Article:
Rich had a phenomenal sense of humour, and it stayed with him, no matter how much pain he was in or how poorly he felt. Whenever he was in hospital he kept the doctors and nurses amused with pure ‘Rich quips’, and even managed to crack jokes once the anaesthetic had worn off after surgery. Each time he attended a chemo session, he’d look forward to teasing the staff, and they loved him for it in return. There can’t be many patients whose oncologist plants a tree for them in their garden in their memory.
Humour got us through every NF2 obstacle, and helped us see a way forward when often times we were dealing with news that was never comforting. We’ve never used it as a way of denying or deflecting the reality of living with disability and a life limiting condition, more as a buttress, a way of bolstering our courage and determination to go on, when we knew that somewhere along the line, although admittedly in decades rather than now, we’d face our worse nightmare.
Even when Rich was in a coma, comedic things seemed to happen which I know would have had him bent double. When I tried to order his favourite razors, so that he didn’t get cut to smithereens by the nurses using NHS ones, it took me a good few minutes to realise that the website I was looking at was not displaying pictures of shaving implements. That is what shock does – delays your normal responses, and here I’m talking about the shock of Rich’s seizure and cardiac arrest, so I sat for a while feeling confused. And then I realised. Rich bought his razors from cleanshaven.co.uk and the website with the dot com suffix does not sell razors. If you now google the other website, be it on your head. Those are not pictures of razors. When I told the nurses in ICU, they were in hysterics. Only I could end up accidentally looking at porn when trying to look after my seriously ill husband.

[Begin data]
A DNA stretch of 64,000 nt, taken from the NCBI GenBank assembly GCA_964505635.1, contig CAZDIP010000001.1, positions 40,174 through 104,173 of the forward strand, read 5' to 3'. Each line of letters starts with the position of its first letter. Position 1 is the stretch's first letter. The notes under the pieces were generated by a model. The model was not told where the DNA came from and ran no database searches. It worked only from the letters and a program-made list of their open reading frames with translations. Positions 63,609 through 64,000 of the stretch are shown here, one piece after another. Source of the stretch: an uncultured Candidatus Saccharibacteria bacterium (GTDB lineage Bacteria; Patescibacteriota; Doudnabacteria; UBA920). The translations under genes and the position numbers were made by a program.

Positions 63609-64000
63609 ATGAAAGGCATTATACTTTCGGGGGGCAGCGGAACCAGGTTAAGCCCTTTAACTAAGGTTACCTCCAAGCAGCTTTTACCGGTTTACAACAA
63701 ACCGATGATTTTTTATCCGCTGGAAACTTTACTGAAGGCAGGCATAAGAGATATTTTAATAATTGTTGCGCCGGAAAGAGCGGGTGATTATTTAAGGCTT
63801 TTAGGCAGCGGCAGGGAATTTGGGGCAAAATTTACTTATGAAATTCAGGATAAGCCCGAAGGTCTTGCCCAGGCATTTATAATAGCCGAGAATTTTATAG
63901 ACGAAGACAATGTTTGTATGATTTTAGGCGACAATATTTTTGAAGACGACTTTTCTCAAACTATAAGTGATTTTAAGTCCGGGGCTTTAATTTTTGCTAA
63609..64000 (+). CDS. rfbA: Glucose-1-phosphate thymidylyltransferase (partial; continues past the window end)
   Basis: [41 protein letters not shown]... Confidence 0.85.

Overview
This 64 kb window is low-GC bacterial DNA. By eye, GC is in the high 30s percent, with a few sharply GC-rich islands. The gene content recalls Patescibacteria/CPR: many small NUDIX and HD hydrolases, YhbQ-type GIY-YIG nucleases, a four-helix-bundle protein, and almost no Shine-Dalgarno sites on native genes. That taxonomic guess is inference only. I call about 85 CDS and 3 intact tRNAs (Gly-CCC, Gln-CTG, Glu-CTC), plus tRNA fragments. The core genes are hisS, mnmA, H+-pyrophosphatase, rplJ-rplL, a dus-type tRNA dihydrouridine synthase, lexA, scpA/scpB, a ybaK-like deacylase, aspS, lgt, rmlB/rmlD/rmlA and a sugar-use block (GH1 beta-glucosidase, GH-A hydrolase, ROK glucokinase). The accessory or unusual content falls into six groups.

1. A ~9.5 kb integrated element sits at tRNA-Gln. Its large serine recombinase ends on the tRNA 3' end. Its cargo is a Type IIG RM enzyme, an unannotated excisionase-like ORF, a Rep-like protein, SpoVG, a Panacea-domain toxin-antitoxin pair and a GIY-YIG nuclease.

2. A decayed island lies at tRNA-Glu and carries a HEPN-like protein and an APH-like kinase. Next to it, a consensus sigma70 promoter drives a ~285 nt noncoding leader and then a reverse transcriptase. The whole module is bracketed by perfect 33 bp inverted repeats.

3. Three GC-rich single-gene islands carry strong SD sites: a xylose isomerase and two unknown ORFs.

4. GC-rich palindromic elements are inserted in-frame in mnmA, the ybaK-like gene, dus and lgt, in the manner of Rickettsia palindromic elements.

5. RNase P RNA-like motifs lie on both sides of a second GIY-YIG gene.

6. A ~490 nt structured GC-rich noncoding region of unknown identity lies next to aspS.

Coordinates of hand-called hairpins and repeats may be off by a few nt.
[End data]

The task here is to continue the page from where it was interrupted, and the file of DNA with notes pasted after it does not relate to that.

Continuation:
Which brings me to now. Rich’s death has meant that my sense of humour has become much, much darker. Those of you who have experienced profound bereavement will understand. Very little now gives me genuine pleasure, but a shared understanding of death with others who are living this, means that we can connect over for instance what not to say to someone who’s just lost their husband. Big clue, telling someone “oh well, life goes on” seconds after they have told you, will likely mean that the friendship just ended, and with our new ‘not giving many f****’ attitude, we won’t really be bothered that it has.
If any of you have been watching the new Ricky Gervais series ‘After Life’, about a man who’s just lost his wife, and think that his behaviour might be a bit extreme, the opposite is true. Most of us who have lost their spouses are sitting there recognising ourselves on screen, and laughing not because his behaviour is out there, but because it’s behaviour that we recognise. I swore before Rich died, but now I’m potty mouthed. I was also quite bolshy, and now I’m probably like marmite. A little bit of me worries that some people might not be able to manage even more of the ‘Hayley bits’ that Rich loved so much, but that he loved them means that I’m not really bothered about how they’ve become more pronounced. Loss like this impacts on everything, so it was inevitable that the things that don’t really matter would fall away, and for me that’s mainly any desire to present a socially acceptable front, in a society that is not designed to support people experiencing out of order bereavement. I was never any good at pretending to fit in, or wearing a mask. Neither of us were, so like it or lump it, what you see is what you get. Take it or leave it.